# Spacing and correct use of braces in equations

I have a generic question about best practices in writing equations.

I usually don't care about braces when they're not mandatory, e.g. {x}_{i} and x_i. However, I noticed that their use changes the spacing between characters. For example, the output of P\left(x\right) is different from the output of P{\left(x\right)}, as the former adds a space between P and (x) while the latter doesn't.

Generally speaking, is there any good practice for the use of braces, from a WYSIWYM point of view? How do they affect spacing? How should they be used to tie something to something else, e.g. the function P to its argument (x)? Can they be safely omitted in {x}_{i} or should they be always used for some technical/semantic/typographic/phylosophical reason?

Also, should braces be used in combination with parentheses? For example, which of these should be used to get (a+b)(c+d)?

\begin{align}
\left(a+b\right) \left(c+d\right) \\
\left({a+b}\right) \left({c+d}\right) \\
{\left(a+b\right)} {\left(c+d\right)}
\end{align}


I haven't been able to find anything, because all search results for braces refer to \lbrace \rbrace rather than { }.

Additional question: I wrote \frac{1}{n^2} n and I noticed that I get no spacing between the 1/n² and n, while in a well-formatted equations there should be. How could more space be added, and should braces be used somewhere? I'm not asking if any \addMoreSpaceHere command exists, but if the use of braces affects spacing and how, for example \frac{1}{n^2} n and {\frac{1}{n^2}} {n}

Thank you!

• Start with this bed-time reading: Why is $ ... $ preferable to $$ ... $$?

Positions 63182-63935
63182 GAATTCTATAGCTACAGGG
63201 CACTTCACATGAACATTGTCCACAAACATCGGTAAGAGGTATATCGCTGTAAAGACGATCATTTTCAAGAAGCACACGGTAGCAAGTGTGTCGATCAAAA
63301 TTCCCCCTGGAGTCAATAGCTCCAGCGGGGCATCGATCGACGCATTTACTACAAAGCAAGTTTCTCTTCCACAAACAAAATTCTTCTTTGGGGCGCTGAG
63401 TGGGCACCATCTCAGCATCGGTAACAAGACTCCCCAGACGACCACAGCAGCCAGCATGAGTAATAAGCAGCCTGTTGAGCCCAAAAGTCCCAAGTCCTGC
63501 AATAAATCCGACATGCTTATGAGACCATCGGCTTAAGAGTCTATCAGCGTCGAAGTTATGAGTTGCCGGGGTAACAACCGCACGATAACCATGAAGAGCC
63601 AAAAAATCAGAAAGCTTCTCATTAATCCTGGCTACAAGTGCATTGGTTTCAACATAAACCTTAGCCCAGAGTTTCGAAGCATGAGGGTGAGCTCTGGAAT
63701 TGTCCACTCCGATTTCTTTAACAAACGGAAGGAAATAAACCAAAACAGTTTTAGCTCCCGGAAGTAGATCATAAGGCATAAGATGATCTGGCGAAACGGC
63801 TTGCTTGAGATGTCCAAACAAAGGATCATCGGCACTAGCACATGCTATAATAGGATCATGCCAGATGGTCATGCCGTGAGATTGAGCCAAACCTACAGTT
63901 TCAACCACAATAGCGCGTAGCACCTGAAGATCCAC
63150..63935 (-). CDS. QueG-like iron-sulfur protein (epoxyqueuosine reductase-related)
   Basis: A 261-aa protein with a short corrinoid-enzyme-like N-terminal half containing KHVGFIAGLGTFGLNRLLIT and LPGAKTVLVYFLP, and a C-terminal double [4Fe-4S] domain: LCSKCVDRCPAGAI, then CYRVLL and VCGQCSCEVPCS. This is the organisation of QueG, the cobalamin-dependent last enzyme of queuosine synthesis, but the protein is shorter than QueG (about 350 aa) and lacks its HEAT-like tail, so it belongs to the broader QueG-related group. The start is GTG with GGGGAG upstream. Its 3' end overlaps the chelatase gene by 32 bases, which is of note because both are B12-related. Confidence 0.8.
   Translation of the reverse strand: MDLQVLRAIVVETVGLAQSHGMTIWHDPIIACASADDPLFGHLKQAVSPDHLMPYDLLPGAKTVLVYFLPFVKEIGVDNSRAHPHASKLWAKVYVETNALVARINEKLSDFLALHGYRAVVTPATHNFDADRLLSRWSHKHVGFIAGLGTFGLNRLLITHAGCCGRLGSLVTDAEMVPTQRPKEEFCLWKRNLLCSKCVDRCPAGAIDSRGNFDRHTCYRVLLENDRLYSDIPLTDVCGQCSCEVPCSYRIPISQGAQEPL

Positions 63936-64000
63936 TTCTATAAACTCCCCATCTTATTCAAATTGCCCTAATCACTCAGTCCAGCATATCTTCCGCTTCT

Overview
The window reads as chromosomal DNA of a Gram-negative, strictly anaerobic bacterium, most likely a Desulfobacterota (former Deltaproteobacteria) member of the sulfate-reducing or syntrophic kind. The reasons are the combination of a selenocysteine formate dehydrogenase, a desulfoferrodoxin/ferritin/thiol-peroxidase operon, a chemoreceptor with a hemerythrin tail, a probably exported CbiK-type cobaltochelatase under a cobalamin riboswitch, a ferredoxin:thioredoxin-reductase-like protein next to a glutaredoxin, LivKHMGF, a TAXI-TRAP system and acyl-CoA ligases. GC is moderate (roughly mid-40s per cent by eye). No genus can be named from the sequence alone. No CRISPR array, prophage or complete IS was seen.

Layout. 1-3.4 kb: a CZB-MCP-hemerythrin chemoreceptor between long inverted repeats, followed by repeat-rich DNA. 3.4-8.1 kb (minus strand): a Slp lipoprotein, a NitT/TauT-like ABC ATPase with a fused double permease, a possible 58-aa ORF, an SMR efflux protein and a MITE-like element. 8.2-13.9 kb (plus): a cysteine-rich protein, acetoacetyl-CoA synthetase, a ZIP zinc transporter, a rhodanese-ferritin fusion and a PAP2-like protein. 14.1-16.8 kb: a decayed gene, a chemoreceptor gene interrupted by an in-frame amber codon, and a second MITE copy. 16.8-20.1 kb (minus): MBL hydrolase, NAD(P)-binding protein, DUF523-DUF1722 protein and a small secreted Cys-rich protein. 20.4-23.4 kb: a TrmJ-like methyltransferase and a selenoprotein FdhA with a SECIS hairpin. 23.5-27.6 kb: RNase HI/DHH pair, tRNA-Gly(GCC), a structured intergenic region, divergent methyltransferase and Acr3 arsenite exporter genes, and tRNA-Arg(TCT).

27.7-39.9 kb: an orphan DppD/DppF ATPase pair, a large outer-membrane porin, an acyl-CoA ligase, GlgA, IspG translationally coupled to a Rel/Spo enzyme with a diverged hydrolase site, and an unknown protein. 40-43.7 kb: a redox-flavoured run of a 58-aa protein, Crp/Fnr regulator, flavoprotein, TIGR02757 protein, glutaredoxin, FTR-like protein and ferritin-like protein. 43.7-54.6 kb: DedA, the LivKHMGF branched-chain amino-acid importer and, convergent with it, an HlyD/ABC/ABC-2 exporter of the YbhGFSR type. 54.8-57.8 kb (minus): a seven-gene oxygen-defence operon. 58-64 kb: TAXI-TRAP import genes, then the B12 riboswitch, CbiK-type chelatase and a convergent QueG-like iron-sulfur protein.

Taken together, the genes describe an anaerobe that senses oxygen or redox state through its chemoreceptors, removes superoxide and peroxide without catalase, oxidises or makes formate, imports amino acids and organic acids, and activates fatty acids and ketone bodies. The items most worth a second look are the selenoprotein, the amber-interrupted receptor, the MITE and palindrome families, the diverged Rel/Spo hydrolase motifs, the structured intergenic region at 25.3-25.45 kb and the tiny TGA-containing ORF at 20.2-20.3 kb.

– Werner
Commented Apr 19, 2018 at 16:35
• Thank you @Werner, actually I'm using "equation" and "align" environments in my document (I used  here only) but that's an interesting topic Commented Apr 19, 2018 at 16:48
• Which one for (a+b)(c+d)? None of yours: Just (a+b)(c+d) Commented Apr 19, 2018 at 17:17
• Ok, but what if I have something like (a+\frac{b}{2})(c+d) and I have to use \left( ... \right) to extend pharenteses vertically? In this case which one should I use? Commented Apr 19, 2018 at 17:22

Generally speaking, is there any good practice for the use of [curly] braces, from a WYSIWYM point of view?

Yes: Don't use curly braces unless it's essential to do so.

How do they affect spacing?

The most basic consequence of encasing a math object (an "atom") in curly braces is to changes its status to mathord ("math ordinary"). TeX inserts no extra space between objects of type mathord. In contrast, TeX (usually) does insert whitespace around objects of type mathbin ("math binary operator"; e.g., +, -, and \times), mathrel ("math relational operator"; e.g., =, >, and <), mathop ("math operator"; e.g., \sin, \log, and \det). Consider the following three examples -- in all cases, encasing the operators in curly braces is wrong.